The summer in which Danielle Ganek's novel takes place is not the summer in which half-sisters Cassie "Stella" and Pecksland "Peck" Moriarty read The Great Gatsby - that was seven years earlier, when both young women spent the season at the Southampton house of their eccentric, generous, and loving Aunt Lydia. Both were nursing heartache at the time - Peck over her recent breakup, and Cassie over the death of her mother. Now, these two sisters - raised on different continents, and rarely together other than during the summers they spent at Lydia's - are brought back together at their aunt's house one last time, having jointly inherited it after her recent death. It's a house they can't afford to keep but are ambivalent about selling, filled with both memories of Lydia and secrets of hers they're about to learn. They're about to learn some things about each other, and about themselves as well, as this eventful summer often hearkens back to that earlier one.
I find myself without a lot to say about this novel. It was a pleasant read, but it seemed like it had almost too much going on and, at times, wasn't entirely sure what it was trying to be. Mystery? Satire? Romance? Madcap comedy? Contemplative interpersonal drama? It seems to have elements of all of these, sprinkled with literary (mostly Gatsby-related) references and modern-art commentary. And while I figured out what the "thing of utmost value" was way before Cassie and Peck did, I did enjoy watching them trying to get there. I chuckled at times, and felt empathy at others. The strength of the novel is in the characters Ganek has created; even the quirkiest aren't just quirky for quirkiness' own sake, and I generally found them appealing and cared about what happened to them. However, since she's made the choice to use Cassie as a first-person narrator, there are several characters that we don't get to know much below the surface, and if we had, I think the story might have been stronger.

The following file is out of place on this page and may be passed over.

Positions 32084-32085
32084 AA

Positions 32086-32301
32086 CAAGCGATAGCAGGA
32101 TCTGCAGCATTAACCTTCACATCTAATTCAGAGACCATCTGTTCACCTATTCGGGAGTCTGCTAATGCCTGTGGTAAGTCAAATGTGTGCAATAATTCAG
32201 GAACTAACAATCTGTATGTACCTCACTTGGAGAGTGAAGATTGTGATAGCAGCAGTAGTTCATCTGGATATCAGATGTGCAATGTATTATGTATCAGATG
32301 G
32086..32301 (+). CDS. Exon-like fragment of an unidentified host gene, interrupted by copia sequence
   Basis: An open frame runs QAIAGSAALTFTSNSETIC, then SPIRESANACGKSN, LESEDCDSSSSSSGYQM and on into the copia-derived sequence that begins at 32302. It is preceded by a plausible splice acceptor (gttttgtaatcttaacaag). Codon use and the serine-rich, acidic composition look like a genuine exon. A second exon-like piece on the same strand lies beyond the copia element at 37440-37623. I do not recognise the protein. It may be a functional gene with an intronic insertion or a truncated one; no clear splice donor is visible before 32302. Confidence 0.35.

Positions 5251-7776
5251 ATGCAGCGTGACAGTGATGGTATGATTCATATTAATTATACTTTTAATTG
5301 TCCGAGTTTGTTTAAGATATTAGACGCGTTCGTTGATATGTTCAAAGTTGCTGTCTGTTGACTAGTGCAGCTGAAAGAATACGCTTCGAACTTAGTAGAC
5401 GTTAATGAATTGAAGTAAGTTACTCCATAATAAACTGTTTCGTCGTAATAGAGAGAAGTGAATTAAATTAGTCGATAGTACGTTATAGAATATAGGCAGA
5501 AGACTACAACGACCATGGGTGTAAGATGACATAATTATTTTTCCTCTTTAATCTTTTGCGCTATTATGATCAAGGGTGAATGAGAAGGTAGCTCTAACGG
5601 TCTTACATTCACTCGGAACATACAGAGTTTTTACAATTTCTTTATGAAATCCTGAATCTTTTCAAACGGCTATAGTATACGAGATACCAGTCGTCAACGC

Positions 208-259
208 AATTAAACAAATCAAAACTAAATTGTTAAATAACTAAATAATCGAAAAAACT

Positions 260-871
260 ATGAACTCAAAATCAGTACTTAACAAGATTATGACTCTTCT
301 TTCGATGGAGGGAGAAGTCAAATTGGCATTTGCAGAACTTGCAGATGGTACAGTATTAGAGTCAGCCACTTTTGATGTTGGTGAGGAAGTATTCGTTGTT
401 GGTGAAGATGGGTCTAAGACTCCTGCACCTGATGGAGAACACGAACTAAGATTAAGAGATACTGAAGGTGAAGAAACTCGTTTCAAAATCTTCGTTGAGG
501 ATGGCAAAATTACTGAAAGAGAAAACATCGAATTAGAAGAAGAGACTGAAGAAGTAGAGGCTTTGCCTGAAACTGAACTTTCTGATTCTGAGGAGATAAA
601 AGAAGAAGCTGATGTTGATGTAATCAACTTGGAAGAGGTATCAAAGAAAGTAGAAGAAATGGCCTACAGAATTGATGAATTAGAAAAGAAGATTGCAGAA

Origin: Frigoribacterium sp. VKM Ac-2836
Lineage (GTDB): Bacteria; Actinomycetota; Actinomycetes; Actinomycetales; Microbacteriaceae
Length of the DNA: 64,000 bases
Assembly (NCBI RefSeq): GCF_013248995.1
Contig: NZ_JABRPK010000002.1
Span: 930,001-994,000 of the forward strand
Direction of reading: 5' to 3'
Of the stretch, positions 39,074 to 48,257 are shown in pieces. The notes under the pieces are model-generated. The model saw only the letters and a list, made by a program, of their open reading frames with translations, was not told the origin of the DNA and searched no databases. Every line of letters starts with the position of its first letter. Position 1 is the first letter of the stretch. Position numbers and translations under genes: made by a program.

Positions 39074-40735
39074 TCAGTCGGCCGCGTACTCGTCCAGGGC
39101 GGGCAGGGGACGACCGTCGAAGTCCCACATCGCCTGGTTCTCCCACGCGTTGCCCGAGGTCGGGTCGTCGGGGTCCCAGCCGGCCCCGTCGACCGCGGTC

I think The Summer We Read Gatsby would have been a nice summer read, actually - engaging, light, warm, not too fluffy, and relatively fleeting. I didn't love it, but it was enjoyable, and there's room for books like that at any time of year.